Flexential’s remote data center allows customers to deploy hardware and software close to the end-user or application — at the edge, as it is called — in third-party managed edge data centers for the provision of low-latency communications, high security and comprehensive network services.
“Local Edge will push to use 5G and AI in a more meaningful way for traffic controls, autonomous vehicles, infrastructure monitoring and more,” said Flexential CEO Chris Downie. “We see this an opportunity in many markets around the country to provide a true differentiator.”
Other Tower Companies Already in the Edge Game
In 2019, SBA Communications purchased New Continuum Data Centers, which has a multitenant flagship data center in western Chicago and a fiber loop. Two years ago, Crown Castle International expanded its partnership with edge computing pioneer Vapor IO, making use of Crown Castle’s tower real estate and metro fiber.
Lately, with increasing adoption of work-at-home initiatives and video applications, telemedicine and remote learning as a means of limiting the spread of COVID-19 infections, more businesses seek to deploy low-latency applications to improve the overall customer and employee experience, which can be achieved through mobile edge computing.
“It’s still far too early to quantify the potential upside to these relatively minor investments, but they do signify the tower companies are watching the space closely and may be prepared to pounce if the opportunity presents itself,” said Luebchow.
Verizon Rapidly Rolling out Mobile Edge Computing
Last month, Verizon, teaming with Amazon Web Services, added three more 5G mobile edge computing cities — Atlanta, New York and Washington, D.C. In August, the mobile edge computing platform was rolled out by the companies in Boston and in the San Francisco Bay Area, and more cities will be launched by the end of 2020.
“Mobile edge computing moves the data and processing done by the applications and services we use closer to the end user at the edge of the network,” a Verizon spokesman said. “This shortens the roundtrip data needs to travel, reducing lag time, or latency. By moving AWS compute and storage services to the edge of Verizon’s 5G Ultra Wideband millimeter-wave network, innovators can develop applications with ultra-low latencies that will support next generation use cases ranging from self-driving cars to autonomous industrial equipment. Customers are already testing their edge solutions in AWS Wavelength service zones at the edge of Verizon’s 5G network in multiple locations.”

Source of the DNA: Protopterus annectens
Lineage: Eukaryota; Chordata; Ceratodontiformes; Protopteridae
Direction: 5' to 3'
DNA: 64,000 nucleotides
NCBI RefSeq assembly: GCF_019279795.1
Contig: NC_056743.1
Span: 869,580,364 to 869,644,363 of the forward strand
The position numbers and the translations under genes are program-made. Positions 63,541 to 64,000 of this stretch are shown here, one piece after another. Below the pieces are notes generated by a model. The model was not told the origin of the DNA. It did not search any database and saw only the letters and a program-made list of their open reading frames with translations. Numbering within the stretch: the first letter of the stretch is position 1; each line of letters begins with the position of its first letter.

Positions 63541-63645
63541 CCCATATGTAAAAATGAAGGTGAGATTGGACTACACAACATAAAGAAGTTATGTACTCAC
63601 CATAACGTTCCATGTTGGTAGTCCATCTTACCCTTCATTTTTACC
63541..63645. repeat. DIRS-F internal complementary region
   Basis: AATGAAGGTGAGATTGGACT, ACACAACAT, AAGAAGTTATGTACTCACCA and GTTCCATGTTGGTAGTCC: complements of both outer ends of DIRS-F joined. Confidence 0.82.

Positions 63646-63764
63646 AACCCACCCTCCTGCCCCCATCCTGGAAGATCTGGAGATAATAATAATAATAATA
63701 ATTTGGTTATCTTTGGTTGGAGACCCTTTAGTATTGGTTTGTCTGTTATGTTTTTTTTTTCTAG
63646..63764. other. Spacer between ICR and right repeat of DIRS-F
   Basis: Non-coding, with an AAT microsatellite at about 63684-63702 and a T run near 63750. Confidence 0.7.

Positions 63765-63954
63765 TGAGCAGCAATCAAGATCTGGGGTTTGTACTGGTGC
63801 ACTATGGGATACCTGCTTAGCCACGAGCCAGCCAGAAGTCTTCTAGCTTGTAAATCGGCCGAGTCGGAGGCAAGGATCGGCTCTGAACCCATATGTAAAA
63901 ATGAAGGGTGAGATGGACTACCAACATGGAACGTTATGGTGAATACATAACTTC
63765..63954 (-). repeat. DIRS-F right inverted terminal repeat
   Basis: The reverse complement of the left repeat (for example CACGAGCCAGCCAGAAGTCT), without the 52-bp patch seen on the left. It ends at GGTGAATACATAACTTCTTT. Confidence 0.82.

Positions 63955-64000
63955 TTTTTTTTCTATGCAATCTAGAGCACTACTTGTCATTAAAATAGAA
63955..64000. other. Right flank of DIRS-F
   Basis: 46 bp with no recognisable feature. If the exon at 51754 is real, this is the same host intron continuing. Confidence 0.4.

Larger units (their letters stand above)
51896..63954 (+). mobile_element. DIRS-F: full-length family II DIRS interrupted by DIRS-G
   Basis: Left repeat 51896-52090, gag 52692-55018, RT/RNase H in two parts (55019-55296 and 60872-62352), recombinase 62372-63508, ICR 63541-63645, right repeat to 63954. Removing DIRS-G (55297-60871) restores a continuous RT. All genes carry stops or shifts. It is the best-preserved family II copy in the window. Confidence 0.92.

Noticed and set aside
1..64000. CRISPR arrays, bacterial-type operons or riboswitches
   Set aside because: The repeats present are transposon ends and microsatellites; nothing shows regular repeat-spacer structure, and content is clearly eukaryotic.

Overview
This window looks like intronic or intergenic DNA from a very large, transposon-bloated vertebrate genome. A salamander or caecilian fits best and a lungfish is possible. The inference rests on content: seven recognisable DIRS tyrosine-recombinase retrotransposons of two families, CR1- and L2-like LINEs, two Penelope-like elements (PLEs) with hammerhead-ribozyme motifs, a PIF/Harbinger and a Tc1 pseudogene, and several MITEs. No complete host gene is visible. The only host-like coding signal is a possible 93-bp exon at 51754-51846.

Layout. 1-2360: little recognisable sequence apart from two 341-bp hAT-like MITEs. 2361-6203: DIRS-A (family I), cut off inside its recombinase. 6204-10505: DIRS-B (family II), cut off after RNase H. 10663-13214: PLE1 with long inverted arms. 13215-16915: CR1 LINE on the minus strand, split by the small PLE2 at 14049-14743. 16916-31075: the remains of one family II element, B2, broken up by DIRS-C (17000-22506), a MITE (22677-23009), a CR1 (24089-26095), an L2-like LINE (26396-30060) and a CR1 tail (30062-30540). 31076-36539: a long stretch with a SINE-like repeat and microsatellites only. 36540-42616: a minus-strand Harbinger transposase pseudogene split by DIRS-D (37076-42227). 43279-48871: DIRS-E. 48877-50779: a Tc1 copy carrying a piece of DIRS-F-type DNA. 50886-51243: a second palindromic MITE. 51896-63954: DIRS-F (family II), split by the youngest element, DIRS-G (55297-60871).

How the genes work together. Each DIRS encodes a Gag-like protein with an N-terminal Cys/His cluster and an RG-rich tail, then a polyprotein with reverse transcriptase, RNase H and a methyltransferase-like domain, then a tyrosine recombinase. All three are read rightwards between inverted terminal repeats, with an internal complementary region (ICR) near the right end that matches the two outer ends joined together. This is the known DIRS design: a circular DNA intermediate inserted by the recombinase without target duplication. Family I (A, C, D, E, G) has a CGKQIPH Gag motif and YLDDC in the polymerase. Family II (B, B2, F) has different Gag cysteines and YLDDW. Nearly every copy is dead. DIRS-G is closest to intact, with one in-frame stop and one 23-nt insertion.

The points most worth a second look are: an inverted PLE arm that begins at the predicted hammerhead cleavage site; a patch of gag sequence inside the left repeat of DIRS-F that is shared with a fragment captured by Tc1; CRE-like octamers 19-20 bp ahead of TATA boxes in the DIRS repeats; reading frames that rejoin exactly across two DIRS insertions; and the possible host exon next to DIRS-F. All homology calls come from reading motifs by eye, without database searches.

5G Americas has published ‘5G at the Edge,’ a white paper that explores new groundbreaking possibilities emerging from the combination of Edge Computing with 5G technologies. Edge Computing refers to locating applications, general-purpose compute, storage, and associated switching and control functions that are required to run them – relatively close to end users and/or IoT endpoints.
Chris Pearson, president, 5G Americas said, “Edge Computing locates processing power closer to where data collection actually takes place – nearer to the radio access network than the core, but it’s not one size fits all. As operators deploy edge computing, they will need to consider their architecture to address specific services, applications and use cases.”
This 5G Americas’ white paper explores Edge Computing’s role in the evolution of 5G architecture, the application of Cloud-native principles such as software defined networking (SDN) and network function virtualization (NFV), and identifies various methodologies currently being adopted for 5G applications. It covers detailed emerging use cases and outlines the stringent requirements needed to facilitate advanced mobility, compute, storage capabilities for emerging 5G wireless networks.
Additionally, this paper supplies an in-depth view of the various industry and open source initiatives defining emerging EDGE architectures. Overall, it defines the next generation Edge reference architecture and explores future directions in networking.
According to Pearson, “As 5G networks become more distributed, they will get more complex and need data processing that takes advantage of cloud-native principles like containerization and micro-services. Edge computing and network transformation will lead operators to enable new low-latency scenarios in Augmented Reality, V2X transportation, manufacturing, health, education and beyond.”
“A new reference architecture based on data centric technologies like analytics, networking and storage for edge computing-enabled 5G systems is being shaped that will have broad implications for how wireless networks operate in the future,” explained Rao Yallapragada, Director of Advanced Technologies for Intel and a co-leader of the paper’s working group.
“5G At The Edge” covers some pertinent topics:
According to Rao, “5G and Edge Computing are mutually reinforcing. Edge architecture’s need for low latency drives demand for 5G, and 5G’s growing availability increases the pull of workloads from the core to the Edge.”